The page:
In my college days I read about the bygone art of elaborate insults and curses. Sometimes flowery or indirect, they were much more inventive than the one- or two-word epithets flung around in high school. One of my favorites was an old curse supposedly translated from Chinese: May you live in interesting times. Clever. I always liked it, but it is only lately that I’ve fully understood the depth of it. These are interesting times.
The virus is raging across the country. Over 11 million cases, more than a quarter million dead. Yet some people still think the virus is “fake news.” The governors of North Dakota and Iowa, with their states’ hospital beds filling up, have finally mandated masks. For months, both governors had resisted imposing any restrictions, but reality has an unpleasant way of eventually intruding on false narratives, no matter how carefully constructed.
Oregon has shut down again. The shutdown in our county is, for now, to be for two weeks, but the county to the north, with most of Portland in it, is to be shut for four weeks. Our governor has done a good job of guiding us through this time. Our state’s overall infection rate is climbing but under her leadership remains one of the lowest in the country. But not everyone is happy, of course. The newly elected county chair has said “My family will celebrate Thanksgiving with as many family and friends as I can find.” She’s also called the governor a tyrant. It’s discouraging that this woman was elected to county chair. She’d been voted off the council in the previous election, so it isn’t as if people didn’t know she’s a loose screw.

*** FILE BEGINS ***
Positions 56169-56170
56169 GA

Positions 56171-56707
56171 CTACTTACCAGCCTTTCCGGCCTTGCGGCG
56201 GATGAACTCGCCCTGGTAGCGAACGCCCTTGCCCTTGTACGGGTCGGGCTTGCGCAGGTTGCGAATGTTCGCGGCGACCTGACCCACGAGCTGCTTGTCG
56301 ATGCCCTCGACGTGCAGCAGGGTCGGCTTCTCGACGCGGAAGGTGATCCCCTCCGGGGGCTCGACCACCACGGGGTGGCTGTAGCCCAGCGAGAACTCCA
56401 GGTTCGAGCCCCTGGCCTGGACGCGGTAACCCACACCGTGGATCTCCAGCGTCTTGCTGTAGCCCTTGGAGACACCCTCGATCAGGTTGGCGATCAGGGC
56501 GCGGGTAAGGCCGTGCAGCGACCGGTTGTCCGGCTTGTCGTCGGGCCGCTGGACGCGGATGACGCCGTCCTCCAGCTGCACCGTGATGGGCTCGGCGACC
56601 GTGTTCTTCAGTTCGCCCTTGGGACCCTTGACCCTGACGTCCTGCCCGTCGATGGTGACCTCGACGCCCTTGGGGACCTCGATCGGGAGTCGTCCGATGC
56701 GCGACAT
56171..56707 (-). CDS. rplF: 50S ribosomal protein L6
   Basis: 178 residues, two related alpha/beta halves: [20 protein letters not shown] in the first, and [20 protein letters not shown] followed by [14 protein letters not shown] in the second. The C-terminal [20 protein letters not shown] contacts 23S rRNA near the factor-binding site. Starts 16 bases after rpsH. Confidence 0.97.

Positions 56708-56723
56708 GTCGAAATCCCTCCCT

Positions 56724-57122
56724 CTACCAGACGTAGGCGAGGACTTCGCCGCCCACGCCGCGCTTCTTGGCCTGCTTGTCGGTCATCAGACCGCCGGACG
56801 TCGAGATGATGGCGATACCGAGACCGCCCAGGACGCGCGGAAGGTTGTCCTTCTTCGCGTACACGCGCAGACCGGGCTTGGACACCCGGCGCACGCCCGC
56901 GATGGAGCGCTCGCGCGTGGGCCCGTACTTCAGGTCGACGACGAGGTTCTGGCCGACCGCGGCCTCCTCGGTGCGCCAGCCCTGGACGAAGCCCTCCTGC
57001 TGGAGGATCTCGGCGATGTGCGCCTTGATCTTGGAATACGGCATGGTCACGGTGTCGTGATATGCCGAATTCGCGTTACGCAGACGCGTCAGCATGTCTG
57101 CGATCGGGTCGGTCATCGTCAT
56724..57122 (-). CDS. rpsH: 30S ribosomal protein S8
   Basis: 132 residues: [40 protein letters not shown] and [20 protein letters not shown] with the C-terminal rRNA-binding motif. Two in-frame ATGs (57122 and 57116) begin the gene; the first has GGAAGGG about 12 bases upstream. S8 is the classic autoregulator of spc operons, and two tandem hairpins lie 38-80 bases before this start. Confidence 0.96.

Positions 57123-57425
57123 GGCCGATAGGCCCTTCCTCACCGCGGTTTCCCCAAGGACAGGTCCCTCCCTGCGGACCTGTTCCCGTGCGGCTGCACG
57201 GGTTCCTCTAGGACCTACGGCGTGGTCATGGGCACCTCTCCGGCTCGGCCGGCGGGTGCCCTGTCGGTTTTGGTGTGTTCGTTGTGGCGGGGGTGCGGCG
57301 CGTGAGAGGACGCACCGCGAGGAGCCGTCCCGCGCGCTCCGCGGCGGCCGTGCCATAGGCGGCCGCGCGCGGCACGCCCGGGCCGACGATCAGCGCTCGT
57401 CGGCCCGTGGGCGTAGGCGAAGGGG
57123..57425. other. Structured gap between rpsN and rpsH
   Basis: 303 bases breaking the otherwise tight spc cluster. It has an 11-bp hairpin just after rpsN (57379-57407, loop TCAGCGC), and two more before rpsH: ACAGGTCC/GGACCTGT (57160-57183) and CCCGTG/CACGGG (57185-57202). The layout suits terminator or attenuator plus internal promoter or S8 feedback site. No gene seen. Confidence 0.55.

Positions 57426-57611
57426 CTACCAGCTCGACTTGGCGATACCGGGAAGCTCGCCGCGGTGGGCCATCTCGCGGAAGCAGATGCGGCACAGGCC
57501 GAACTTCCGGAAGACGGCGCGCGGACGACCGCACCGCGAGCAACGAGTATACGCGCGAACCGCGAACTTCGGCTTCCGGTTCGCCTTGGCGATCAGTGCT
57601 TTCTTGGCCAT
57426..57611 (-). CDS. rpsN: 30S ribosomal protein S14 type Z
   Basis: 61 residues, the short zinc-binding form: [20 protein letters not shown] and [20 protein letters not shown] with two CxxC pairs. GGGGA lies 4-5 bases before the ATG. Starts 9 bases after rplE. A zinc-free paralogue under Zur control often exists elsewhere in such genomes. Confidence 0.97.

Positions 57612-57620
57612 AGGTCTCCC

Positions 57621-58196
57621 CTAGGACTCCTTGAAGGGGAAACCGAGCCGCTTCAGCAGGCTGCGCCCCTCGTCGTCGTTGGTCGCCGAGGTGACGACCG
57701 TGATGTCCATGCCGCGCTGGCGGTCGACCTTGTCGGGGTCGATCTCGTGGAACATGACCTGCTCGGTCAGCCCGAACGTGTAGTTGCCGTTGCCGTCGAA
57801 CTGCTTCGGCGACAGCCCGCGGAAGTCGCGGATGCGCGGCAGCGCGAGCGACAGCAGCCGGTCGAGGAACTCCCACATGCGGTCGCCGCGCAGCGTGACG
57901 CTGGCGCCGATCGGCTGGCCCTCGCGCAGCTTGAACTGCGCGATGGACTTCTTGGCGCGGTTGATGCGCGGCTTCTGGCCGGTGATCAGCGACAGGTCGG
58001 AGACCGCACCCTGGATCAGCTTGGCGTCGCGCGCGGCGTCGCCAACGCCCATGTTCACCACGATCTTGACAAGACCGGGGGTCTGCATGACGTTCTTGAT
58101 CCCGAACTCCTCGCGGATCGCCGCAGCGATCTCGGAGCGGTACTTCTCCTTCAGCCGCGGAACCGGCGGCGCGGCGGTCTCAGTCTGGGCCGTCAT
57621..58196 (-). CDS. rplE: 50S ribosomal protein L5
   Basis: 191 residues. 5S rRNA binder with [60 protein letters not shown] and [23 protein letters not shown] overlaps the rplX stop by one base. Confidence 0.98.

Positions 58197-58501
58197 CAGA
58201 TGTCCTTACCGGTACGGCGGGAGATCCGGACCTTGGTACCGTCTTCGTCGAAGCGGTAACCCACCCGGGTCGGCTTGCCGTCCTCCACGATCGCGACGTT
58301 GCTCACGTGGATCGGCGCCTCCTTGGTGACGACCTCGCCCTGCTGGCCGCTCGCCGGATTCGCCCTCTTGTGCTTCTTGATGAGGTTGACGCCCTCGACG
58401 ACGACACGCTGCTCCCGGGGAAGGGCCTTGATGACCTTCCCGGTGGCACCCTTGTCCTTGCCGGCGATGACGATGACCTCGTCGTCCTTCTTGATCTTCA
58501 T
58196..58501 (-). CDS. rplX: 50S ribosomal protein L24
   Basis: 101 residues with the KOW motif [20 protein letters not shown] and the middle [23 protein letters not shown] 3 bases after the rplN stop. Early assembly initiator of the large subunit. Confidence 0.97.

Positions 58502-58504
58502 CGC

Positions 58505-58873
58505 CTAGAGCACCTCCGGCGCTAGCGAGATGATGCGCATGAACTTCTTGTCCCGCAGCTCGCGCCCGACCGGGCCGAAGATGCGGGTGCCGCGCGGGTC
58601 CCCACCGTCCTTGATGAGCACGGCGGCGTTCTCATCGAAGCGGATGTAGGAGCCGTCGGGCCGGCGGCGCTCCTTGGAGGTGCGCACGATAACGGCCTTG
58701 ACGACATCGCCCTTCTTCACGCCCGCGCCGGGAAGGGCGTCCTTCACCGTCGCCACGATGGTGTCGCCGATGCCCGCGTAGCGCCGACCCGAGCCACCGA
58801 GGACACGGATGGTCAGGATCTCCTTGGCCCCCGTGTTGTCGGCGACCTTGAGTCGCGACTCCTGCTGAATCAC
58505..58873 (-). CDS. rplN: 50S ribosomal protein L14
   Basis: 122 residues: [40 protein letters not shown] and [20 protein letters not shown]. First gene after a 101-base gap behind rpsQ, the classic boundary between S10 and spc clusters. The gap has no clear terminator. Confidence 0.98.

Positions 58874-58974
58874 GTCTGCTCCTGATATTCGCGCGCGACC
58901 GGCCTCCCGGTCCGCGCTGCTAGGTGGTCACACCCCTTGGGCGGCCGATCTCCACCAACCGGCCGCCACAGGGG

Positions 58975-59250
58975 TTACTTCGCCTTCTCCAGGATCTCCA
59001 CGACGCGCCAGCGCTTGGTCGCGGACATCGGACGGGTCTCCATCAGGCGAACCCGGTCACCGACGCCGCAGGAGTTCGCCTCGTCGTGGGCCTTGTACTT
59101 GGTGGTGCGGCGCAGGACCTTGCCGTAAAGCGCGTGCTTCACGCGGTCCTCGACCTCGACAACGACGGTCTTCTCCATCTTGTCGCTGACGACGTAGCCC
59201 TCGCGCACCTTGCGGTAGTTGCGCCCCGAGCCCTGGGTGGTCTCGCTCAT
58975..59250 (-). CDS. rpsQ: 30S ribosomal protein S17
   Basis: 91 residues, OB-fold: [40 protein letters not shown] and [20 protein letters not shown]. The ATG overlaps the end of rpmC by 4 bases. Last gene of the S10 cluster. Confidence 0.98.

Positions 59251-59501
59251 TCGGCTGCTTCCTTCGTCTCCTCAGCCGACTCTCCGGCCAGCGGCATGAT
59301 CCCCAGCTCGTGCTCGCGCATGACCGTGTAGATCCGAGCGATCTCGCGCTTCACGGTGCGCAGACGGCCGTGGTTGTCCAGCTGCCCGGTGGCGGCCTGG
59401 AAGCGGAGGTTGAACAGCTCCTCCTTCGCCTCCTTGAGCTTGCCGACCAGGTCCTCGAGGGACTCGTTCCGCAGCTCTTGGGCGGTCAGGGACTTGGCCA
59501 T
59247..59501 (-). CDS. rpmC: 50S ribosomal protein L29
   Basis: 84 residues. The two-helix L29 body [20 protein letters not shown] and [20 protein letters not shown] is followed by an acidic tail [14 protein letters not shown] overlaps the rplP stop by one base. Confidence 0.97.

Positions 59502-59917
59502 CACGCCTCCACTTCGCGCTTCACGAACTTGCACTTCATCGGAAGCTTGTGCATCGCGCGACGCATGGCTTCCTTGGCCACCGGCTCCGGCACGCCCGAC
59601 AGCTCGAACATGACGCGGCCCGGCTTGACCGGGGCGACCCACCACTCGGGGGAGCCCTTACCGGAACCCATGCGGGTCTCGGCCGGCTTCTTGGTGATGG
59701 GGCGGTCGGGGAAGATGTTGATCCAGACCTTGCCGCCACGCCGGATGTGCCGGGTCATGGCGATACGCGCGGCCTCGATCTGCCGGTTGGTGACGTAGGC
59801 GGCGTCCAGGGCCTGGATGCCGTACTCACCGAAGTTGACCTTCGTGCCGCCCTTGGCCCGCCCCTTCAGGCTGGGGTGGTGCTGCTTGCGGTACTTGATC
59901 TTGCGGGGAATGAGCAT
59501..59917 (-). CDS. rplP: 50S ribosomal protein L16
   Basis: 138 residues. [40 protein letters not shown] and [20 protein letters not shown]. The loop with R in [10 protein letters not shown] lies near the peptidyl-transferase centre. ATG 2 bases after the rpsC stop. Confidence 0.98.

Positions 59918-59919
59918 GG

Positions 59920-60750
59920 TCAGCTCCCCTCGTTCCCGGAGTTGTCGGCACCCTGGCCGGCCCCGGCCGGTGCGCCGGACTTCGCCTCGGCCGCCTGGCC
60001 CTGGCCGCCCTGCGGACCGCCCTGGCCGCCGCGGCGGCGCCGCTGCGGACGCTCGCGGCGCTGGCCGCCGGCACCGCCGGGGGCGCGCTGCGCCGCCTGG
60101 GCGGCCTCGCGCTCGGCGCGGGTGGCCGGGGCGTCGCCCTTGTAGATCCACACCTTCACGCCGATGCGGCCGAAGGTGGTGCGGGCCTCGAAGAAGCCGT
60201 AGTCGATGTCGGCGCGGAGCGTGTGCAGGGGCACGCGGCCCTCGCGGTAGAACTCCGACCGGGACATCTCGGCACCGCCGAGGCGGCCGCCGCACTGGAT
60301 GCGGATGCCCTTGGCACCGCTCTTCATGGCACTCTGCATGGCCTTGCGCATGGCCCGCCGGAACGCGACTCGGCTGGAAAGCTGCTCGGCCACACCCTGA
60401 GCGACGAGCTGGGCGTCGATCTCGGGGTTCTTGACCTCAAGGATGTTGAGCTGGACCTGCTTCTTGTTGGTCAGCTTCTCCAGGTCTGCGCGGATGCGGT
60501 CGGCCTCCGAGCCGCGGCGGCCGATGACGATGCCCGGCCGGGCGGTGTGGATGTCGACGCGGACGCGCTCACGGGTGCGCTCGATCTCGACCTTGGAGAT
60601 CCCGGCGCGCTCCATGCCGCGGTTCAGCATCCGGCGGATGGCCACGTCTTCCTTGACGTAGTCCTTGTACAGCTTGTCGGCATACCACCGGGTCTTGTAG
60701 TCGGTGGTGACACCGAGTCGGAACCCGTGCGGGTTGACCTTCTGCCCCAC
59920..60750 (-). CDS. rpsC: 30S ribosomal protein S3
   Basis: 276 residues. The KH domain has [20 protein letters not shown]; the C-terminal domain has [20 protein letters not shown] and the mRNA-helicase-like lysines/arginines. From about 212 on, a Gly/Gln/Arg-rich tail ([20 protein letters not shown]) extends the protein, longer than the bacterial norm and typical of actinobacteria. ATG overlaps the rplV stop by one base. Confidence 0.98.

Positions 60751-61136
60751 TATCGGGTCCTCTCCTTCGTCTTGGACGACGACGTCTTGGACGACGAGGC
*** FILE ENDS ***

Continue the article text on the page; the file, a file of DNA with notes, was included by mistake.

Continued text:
With the new restrictions, we are again ordering our groceries online and having them brought out to our car. On our trip this week I saw a Subaru with a huge American flag. I’ve become inured to the oversized pickup trucks with the large flags, but a Subaru? It just goes to show the limits of stereotypes.
Four years ago a majority of voters were shocked and disappointed at the election results, but there was grudging acceptance. Now a minority of voters are shocked and disappointed and refusing to accept that they didn’t again prevail. Is it any wonder many people still refuse to accept the reality of the virus?
I drove into the city to get new glasses — actually updated lenses in my existing frames. Every time I go in I see more tents, more graffiti, more dissolution. The feeling is one of social breakdown. The increasing numbers of the dispossessed cannot be wholly laid onto the virus and the shutdowns. It has been building for a long time, but one would think the people in power for the last four years should bear SOME responsibility, despite their deflections. It doesn’t seem reasonable to lay the blame completely on the victims and those shouting from the sidelines.
The dark and rainy days make it easier to stay home. I’m spending a lot of time reading escapist literature, but at least I’m not sleeping 14 hours a day as I did my last year of college.
Yes, these are interesting times.